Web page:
Well the answer is really simple, You just need to use a little bit of logic. Let me demonstrate you with an example.
You need to go one step back of the current directory where you are. For eg. you are inside /home/deepak and you want to go to /home so what is the command you would run?
# cd ..
Now does that 2 dots used after cd makes any sense? I think you must have got my point and the usage of double dot in each directory.
Try to find a file with name test inside the current directory and all directories inside the current directory. For eg. Find test file inside /home/deepak( which is your present working directory)
# find . -name test -type f
Now as you can see I have used a single dot "." to tell my system to only look in my current directory.
So basically single dot "." means current directory which actually is a hardlink to its containing directory.
You can verify the same using the below command
[deepak@server work]$ ls -di . "$PWD"returns the same inode no.
66232 . 66232 /home/deepak/work
and double dot ".." means one step back i.e. the parent directory, that is the only directory where that directory is referenced from
[deepak@server work]$ ls -di .. /home/deepak/
22 .. 22 /opt/fti/
You can see the size difference between "." and".." accordingly below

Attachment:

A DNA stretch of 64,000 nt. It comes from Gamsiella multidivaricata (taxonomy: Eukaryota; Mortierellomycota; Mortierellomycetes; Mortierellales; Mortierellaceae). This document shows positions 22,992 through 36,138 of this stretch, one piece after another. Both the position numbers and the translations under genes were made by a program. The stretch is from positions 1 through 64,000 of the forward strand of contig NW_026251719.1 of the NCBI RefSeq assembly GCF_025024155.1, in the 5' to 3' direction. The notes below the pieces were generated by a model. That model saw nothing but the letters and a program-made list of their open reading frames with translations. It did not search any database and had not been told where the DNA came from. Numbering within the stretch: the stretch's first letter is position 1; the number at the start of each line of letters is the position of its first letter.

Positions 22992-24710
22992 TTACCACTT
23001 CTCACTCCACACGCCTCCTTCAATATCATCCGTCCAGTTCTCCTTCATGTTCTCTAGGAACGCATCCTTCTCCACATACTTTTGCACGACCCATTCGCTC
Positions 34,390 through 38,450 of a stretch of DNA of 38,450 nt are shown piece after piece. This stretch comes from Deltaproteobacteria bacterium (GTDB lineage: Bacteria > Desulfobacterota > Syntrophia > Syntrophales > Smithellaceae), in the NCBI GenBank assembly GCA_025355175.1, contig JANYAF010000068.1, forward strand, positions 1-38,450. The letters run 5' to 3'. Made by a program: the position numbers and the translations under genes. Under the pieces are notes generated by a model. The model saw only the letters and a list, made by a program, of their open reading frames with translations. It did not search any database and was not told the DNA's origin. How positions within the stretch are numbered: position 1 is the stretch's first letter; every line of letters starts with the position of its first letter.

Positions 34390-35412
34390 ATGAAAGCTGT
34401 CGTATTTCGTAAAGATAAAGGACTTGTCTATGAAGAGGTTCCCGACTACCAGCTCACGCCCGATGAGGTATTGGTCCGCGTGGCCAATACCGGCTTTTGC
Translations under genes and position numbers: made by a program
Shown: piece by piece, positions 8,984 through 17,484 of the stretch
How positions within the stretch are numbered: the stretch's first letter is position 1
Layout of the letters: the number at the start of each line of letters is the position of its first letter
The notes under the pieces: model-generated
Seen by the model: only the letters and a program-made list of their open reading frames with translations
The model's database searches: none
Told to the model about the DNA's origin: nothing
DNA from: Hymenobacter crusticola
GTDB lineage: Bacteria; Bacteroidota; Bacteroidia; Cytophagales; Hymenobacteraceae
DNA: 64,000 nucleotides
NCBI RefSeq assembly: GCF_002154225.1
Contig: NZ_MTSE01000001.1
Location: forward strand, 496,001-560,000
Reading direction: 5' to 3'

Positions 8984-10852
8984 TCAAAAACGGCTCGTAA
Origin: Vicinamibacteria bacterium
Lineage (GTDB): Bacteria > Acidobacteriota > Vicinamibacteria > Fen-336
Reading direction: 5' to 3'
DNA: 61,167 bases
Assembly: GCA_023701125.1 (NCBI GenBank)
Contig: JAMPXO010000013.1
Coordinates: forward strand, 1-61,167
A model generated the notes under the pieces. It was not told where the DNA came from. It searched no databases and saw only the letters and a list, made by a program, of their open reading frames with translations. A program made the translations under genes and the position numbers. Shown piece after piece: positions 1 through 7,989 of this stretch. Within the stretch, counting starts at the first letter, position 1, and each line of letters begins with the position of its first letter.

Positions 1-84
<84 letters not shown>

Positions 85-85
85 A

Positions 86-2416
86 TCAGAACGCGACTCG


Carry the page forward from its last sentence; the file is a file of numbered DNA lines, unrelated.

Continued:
[deepak@server work]$ ls -al
drwxrws--x 4 deepak deepak 2048 Nov 13 02:22 .
drwxrws--x 23 deepak deepak 3864 Aug 22 09:57 ..
Follow the below links for more tutorials
What are the maximum and minimum limits for RHEL 4 vs 5 vs 6 ?
Step by Step Linux Boot Process Explained In Detail
What is the difference between ext3 and ext4 filesystem in Linux ?
How to configure Private Network in VMware Workstation
10 examples to help you understand top command usage in Unix/Linux
Configure Red Hat Cluster using VMware, Quorum Disk, GFS2, Openfiler
Tutorial for Monitoring Tools SAR and KSAR with examples in Linux
15 tips to enhance security of your Linux machine
Why is Linux more secure than windows and any other OS
Understanding Load Average in Linux and when to be worried about it?
Disk Attachment Technology FC vs SAS vs iSCSI
Understanding UMASK value in Linux
How to keep a track of all the commands run by any user in Linux
How do you check Linux machine is Physical or Virtual remotely?
RAID levels 0, 1, 2, 3, 4, 5, 6, 0+1, 1+0 features explained in detail